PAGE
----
That's my father, Julian, in the picture. He was Julian, not the more Polish Juliusz, since my grandfather was an anglophile. Just as well really, given what happened next. Not sure how old Julian was in this picture, but he learned to ski and ride at the same time as he learned to walk. In the UK, where he finished up at the end of the war, these were not really pursuits he could ever resume. Many years later, I remember him pony trekking, here in Scotland, when our son was very small. He seemed as comfortable then, on horseback, as he must have been as a small boy. I'm not sure that he ever tried ski-ing again, although in this picture he's a supremely confident young man. If you look closely, you'll see that there's a man in an apron, in the background, standing beside the tall structure (what is it? I don't know!) and, presumably, 'keeping an eye' on him.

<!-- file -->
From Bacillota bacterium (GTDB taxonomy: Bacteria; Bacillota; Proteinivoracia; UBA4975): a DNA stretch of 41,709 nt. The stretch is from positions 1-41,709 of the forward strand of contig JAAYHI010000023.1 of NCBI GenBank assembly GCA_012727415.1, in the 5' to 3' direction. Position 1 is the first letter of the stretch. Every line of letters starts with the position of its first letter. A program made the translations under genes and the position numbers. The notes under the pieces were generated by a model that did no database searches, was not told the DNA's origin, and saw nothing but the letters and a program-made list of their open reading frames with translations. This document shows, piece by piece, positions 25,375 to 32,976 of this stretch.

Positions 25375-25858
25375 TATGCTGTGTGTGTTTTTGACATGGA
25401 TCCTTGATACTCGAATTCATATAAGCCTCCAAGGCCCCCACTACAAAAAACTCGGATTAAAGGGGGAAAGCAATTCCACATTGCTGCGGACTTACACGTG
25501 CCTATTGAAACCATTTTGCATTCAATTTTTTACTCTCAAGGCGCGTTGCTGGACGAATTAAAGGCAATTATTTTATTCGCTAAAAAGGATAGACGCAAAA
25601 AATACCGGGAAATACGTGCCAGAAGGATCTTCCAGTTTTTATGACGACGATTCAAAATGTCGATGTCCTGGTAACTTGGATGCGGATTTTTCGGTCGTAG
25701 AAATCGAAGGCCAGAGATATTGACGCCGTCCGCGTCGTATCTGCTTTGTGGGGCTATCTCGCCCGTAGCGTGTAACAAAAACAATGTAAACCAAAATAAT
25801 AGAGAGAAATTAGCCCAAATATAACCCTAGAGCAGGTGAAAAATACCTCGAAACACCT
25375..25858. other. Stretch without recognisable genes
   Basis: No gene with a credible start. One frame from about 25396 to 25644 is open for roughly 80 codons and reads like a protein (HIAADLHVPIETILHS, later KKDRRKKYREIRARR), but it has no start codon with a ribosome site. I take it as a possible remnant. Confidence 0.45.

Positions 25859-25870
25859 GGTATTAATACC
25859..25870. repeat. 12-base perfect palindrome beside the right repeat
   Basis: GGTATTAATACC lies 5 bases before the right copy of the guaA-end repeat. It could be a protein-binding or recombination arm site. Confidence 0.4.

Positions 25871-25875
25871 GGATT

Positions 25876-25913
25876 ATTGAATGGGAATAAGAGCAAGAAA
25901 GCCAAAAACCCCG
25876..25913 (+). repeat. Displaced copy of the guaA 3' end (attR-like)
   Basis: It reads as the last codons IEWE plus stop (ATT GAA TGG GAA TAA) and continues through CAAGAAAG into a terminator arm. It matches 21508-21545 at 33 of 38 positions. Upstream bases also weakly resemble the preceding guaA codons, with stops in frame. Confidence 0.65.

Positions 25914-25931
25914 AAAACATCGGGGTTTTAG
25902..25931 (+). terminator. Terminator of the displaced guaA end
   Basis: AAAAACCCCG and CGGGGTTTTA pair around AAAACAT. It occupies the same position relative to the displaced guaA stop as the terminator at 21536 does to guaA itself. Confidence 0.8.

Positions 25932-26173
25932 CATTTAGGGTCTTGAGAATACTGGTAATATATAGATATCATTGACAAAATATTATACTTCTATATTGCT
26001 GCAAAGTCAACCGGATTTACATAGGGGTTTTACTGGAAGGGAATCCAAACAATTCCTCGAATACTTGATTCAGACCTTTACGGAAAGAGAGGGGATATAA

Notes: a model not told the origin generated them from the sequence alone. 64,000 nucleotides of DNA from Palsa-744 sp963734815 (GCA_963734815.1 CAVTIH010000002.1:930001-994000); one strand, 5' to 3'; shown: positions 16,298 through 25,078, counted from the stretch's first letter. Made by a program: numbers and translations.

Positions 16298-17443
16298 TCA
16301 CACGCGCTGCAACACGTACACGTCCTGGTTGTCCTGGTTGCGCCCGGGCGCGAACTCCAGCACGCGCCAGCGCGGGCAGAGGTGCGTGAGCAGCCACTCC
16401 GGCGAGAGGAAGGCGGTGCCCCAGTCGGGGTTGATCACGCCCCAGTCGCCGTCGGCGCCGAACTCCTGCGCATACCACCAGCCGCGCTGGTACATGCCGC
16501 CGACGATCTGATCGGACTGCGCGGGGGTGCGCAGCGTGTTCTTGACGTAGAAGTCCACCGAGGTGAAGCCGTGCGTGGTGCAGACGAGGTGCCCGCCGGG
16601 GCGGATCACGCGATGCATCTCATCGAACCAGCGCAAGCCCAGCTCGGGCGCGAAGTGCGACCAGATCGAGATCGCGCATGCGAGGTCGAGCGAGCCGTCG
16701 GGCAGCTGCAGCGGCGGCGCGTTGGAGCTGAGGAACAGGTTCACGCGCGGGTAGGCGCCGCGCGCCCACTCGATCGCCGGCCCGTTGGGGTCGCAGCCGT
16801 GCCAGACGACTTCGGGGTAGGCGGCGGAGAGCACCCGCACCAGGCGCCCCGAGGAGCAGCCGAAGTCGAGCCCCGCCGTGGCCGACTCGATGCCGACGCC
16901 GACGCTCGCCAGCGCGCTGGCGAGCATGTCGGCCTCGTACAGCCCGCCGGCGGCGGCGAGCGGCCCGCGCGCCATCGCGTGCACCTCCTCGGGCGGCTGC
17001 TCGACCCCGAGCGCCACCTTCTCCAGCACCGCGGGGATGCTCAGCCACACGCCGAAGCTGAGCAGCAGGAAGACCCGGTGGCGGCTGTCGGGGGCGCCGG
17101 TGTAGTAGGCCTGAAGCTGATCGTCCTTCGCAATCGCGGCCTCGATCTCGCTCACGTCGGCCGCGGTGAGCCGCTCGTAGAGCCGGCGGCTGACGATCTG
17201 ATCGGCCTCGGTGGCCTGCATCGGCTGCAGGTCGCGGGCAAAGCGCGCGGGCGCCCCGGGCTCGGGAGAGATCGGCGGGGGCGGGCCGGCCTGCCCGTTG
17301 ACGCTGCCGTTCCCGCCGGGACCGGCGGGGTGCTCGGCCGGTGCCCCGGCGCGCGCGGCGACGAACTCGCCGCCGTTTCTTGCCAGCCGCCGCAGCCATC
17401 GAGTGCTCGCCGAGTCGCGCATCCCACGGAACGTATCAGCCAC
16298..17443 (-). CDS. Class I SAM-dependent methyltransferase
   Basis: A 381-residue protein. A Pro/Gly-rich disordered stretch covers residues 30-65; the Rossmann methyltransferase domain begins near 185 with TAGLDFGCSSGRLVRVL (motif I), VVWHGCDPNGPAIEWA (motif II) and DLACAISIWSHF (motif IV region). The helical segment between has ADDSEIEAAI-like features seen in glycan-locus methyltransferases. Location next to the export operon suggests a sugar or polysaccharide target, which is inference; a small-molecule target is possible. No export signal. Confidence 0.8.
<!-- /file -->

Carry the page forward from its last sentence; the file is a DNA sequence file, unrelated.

The picture above - summer, this time - shows him at the wheel of his father's car, (I do like the motoring gear, the goggles etc!) In the background, you can just make out a building of some sort, a group of cottages or thatched houses. And again, it's the sense of mystery about old pictures like this that I love. When and where was it. Certainly pre war. Can't you just smell the leather of the car seats? It was the only car in the district and my young grandfather couldn't really afford it, but he bought it anyway. And what is the blurred object at the top right? This picture always gives me a little frisson since the child that my father was looks so like the child that I was!
But of course, his life changed very radically, in the UK. He was a 'refugee alien' by then and such pursuits as ski-ing were way beyond his reach. He had a choice. He could work in the mills or the mines, so he worked in a textile mill for some years, and went to 'night school.' I remember him cycling home on his push bike, when I was a little girl.